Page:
1. ^ a b c d e "Penicillamine". The American Society of Health-System Pharmacists. Retrieved 8 December 2016. 
  2. ^ a b c d WHO Model Formulary 2008 (PDF). World Health Organization. 2009. pp. 64, 592. ISBN 9789241547659. Retrieved 8 December 2016. 
  3. ^ "WHO Model List of Essential Medicines (19th List)" (PDF). World Health Organization. April 2015. Retrieved 8 December 2016. 
  4. ^ "Penicillamine". International Drug Price Indicator Guide. Retrieved 8 December 2016. 
  5. ^ Hamilton, Richart (2015). Tarascon Pocket Pharmacopoeia 2015 Deluxe Lab-Coat Edition. Jones & Bartlett Learning. p. 471. ISBN 9781284057560. 
  6. ^ Peisach, J.; Blumberg, W. E. (1969). "A mechanism for the action of penicillamine in the treatment of Wilson's disease". Molecular Pharmacology. 5 (2): 200–209. PMID 4306792. 
  7. ^ a b Rosenberg, L. E.; Hayslett, J. P. (1967). "Nephrotoxic Effects of Penicillamine in Cystinuria". JAMA: The Journal of the American Medical Association. 201 (9): 698. doi:10.1001/jama.1967.03130090062021. 
  8. ^ Steen, V. D.; Medsger Jr, T. A.; Rodnan, G. P. (1982). "D-Penicillamine therapy in progressive systemic sclerosis (scleroderma): A retrospective analysis". Annals of Internal Medicine. 97 (5): 652–659. PMID 7137731. doi:10.7326/0003-4819-97-5-652. 
  9. ^ Peterson, R. G.; Rumack, B. H. (1977). "D-Penicillamine therapy of acute arsenic poisoning". The Journal of Pediatrics. 91 (4): 661–666. PMID 908992. doi:10.1016/S0022-3476(77)80528-3. 
  10. ^ Hall, A. H. (2002). "Chronic arsenic poisoning". Toxicology Letters. 128 (1–3): 69–72. PMID 11869818. doi:10.1016/S0378-4274(01)00534-3. 
  11. ^ "Cuprimine (penicillamine) Capsules for Oral Use. U.S. Full Prescribing Information" (PDF). Retrieved 29 April 2016. 
  12. ^ a b c Camp, A. V. (1977). "Penicillamine in the treatment of rheumatoid arthritis". Proceedings of the Royal Society of Medicine. 70 (2): 67–69. PMC 1542978 . PMID 859814.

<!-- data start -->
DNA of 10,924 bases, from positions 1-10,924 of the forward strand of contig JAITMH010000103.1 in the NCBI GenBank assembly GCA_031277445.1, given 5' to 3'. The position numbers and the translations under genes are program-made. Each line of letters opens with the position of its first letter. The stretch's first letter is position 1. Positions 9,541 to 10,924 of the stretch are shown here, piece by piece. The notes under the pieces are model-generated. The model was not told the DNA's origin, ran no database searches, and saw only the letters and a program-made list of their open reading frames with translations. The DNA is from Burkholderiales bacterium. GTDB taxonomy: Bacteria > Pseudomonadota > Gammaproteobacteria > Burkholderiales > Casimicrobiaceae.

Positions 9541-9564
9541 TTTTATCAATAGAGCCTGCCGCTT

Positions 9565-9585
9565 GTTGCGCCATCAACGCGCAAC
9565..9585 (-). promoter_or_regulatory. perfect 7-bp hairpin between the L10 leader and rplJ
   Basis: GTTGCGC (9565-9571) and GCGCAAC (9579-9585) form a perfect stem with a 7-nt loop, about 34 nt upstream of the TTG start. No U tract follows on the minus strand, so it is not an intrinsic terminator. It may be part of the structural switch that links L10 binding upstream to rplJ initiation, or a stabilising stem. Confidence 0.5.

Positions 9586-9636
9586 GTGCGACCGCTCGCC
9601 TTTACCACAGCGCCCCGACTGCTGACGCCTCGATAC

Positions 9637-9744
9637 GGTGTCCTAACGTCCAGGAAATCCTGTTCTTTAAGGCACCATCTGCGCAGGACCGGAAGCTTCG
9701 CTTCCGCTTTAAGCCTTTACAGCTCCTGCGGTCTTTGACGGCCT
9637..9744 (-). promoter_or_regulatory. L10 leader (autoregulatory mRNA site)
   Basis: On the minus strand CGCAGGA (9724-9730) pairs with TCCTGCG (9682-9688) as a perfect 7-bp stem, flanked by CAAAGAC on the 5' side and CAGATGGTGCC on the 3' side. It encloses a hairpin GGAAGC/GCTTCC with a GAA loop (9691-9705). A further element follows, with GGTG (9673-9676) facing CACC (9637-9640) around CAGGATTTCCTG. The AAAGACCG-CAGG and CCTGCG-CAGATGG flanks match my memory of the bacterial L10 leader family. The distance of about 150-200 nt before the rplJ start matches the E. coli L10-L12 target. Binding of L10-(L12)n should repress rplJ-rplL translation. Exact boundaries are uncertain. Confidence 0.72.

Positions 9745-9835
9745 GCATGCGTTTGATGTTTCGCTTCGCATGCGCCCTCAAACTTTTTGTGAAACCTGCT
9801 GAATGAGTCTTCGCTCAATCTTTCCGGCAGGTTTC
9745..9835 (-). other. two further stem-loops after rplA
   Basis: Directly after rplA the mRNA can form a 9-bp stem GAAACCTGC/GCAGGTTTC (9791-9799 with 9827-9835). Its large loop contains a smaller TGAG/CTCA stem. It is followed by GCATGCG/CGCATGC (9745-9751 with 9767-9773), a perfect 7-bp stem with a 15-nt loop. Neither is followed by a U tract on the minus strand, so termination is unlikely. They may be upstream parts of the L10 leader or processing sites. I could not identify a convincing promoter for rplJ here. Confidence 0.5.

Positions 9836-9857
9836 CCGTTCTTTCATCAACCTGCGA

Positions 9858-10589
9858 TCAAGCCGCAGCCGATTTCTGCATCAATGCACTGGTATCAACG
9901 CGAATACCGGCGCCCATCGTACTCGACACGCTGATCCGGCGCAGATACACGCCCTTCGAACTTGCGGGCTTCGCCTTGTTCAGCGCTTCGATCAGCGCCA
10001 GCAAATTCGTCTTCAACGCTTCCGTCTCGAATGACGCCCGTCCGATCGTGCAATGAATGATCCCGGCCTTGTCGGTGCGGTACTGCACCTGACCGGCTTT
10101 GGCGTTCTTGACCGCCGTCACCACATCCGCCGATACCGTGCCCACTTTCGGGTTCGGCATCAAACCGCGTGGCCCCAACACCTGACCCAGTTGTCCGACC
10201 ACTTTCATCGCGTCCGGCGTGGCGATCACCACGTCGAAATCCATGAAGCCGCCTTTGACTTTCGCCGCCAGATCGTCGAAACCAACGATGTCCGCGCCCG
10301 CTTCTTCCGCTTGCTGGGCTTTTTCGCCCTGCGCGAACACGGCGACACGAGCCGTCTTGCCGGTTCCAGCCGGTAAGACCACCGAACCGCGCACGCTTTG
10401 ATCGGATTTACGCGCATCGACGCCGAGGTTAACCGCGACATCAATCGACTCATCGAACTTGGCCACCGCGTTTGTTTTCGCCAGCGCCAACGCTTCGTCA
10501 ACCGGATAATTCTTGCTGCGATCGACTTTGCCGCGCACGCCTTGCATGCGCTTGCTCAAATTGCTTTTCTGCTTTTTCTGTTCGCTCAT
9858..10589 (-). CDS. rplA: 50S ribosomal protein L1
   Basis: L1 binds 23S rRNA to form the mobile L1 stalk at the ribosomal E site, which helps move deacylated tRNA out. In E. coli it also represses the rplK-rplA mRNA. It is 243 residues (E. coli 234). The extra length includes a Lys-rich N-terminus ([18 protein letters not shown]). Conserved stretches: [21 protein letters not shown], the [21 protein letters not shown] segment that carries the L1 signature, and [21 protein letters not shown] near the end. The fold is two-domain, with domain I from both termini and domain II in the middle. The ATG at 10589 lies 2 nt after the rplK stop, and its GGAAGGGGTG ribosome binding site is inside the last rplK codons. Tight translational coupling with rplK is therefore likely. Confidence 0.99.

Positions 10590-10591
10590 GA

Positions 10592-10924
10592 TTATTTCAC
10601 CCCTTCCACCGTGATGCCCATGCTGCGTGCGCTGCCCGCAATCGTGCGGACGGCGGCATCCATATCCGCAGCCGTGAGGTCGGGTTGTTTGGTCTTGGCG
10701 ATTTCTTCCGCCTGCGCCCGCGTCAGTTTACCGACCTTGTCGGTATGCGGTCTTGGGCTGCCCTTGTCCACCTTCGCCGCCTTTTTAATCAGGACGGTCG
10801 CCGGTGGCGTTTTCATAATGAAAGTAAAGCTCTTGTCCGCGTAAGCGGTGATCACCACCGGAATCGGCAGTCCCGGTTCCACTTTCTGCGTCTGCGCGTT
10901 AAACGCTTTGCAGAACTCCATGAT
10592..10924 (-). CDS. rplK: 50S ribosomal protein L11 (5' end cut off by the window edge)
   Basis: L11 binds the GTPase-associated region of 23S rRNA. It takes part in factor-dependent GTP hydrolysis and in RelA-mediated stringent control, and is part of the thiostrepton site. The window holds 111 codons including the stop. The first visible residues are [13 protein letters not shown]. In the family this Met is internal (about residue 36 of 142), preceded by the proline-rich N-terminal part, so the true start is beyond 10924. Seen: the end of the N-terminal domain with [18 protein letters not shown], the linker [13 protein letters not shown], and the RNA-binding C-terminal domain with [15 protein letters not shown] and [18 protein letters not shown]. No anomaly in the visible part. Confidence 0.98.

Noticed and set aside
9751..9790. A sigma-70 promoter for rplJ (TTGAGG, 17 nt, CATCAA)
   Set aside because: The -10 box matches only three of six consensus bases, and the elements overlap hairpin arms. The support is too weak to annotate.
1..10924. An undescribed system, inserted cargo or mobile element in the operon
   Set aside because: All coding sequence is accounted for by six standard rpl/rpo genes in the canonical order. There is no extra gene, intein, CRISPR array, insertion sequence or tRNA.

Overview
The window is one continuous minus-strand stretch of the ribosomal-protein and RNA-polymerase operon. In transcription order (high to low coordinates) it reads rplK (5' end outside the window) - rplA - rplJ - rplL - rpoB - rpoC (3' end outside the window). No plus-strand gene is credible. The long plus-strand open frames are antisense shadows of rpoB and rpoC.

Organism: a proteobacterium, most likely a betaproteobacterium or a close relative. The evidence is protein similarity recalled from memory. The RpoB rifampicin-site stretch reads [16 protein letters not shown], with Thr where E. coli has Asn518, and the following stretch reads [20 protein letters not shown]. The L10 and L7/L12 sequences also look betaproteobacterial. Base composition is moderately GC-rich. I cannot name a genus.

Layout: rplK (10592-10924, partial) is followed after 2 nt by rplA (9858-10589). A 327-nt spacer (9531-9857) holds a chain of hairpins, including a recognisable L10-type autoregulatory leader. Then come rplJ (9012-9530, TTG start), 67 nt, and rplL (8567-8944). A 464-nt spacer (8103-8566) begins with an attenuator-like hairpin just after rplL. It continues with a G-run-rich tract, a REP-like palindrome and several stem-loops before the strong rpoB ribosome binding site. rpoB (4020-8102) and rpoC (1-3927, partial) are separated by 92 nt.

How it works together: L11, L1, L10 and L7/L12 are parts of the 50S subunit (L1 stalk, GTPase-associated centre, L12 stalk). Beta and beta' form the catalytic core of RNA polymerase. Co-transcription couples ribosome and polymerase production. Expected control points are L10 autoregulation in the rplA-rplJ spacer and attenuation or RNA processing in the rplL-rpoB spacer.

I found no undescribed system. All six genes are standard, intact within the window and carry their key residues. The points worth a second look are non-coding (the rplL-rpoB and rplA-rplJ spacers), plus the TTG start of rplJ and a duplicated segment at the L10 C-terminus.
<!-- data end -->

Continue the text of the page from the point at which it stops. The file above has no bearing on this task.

13. ^ Grasedyck, K. (1988). "D-Penicillamine—side effects, pathogenesis and decreasing the risks". Zeitschrift für Rheumatologie. 47 Suppl 1: 17–19. PMID 3063003. 
  14. ^ a b Fishel, B.; Tishler, M.; Caspi, D.; Yaron, M. (1989). "Fatal aplastic anaemia and liver toxicity caused by D-penicillamine treatment of rheumatoid arthritis". Annals of the rheumatic diseases. 48 (7): 609–610. PMC 1003826 . PMID 2774703. doi:10.1136/ard.48.7.609. 
  15. ^ Mitchell, Richard Sheppard; Kumar, Vinay; Abbas, Abul K.; Fausto, Nelson. "Table 14-2". Robbins Basic Pathology (8th ed.). Philadelphia: Saunders. ISBN 1-4160-2973-7. 
  16. ^ Chalmers, A.; Thompson, D.; Stein, H. E.; Reid, G.; Patterson, A. C. (1982). "Systemic lupus erythematosus during penicillamine therapy for rheumatoid arthritis". Annals of Internal Medicine. 97 (5): 659–663. PMID 6958210. doi:10.7326/0003-4819-97-5-659. 
  17. ^ Bolognia, Jean; et al. (2007). Dermatology. Philadelphia: Elsevier. ISBN 1-4160-2999-0. 2nd edition.
  18. ^ Underwood, J. C. E. (2009). General and Systemic Pathology. Elsevier Limited. ISBN 978-0-443-06889-8. 
  19. ^ Taylor; Cumming; Corenblum (January 31, 1981). "Successful treatment of D-penicillamine-induced breast gigantism with danazol". Br Med J. 282: 362–3. PMC 1504185 . PMID 6780026. doi:10.1136/bmj.282.6261.362-a. 
  20. ^ Aronson, J. K. (2010). Meyler's Side Effects of Analgesics and Anti-inflammatory Drugs. Amsterdam: Elsevier Science. p. 613. ISBN 9780080932941. 
  21. ^ Parker, C. W.; Shapiro, J.; Kern, M.; Eisen, H. N. (1962). "Hypersensitivity to penicillenic acid derivatives in human beings with penicillin allergy". The Journal of Experimental Medicine. 115 (4): 821–838. PMC 2137514 . PMID 14483916. doi:10.1084/jem.115.4.821. 
  22. ^ Walshe, J. M. (Jan 1956). "Wilson's disease; new oral therapy". Lancet. 270 (6906): 25–6. PMID 13279157. doi:10.1016/S0140-6736(56)91859-1. 
  23. ^ Walshe, J. M. (Aug 2003). "The story of penicillamine: a difficult birth". Mov. Disord. 18 (8): 853–9. PMID 12889074. doi:10.1002/mds.10458. 
  24. ^ Jaffe, I. A. (1964). "Rheumatoid Arthritis with Arteritis; Report of a Case Treated with Penicillamine". Annals of Internal Medicine. 61: 556–563. PMID 14218939. doi:10.7326/0003-4819-61-3-556. 
  25. ^ http://www.cuprimine.com/

External linksEdit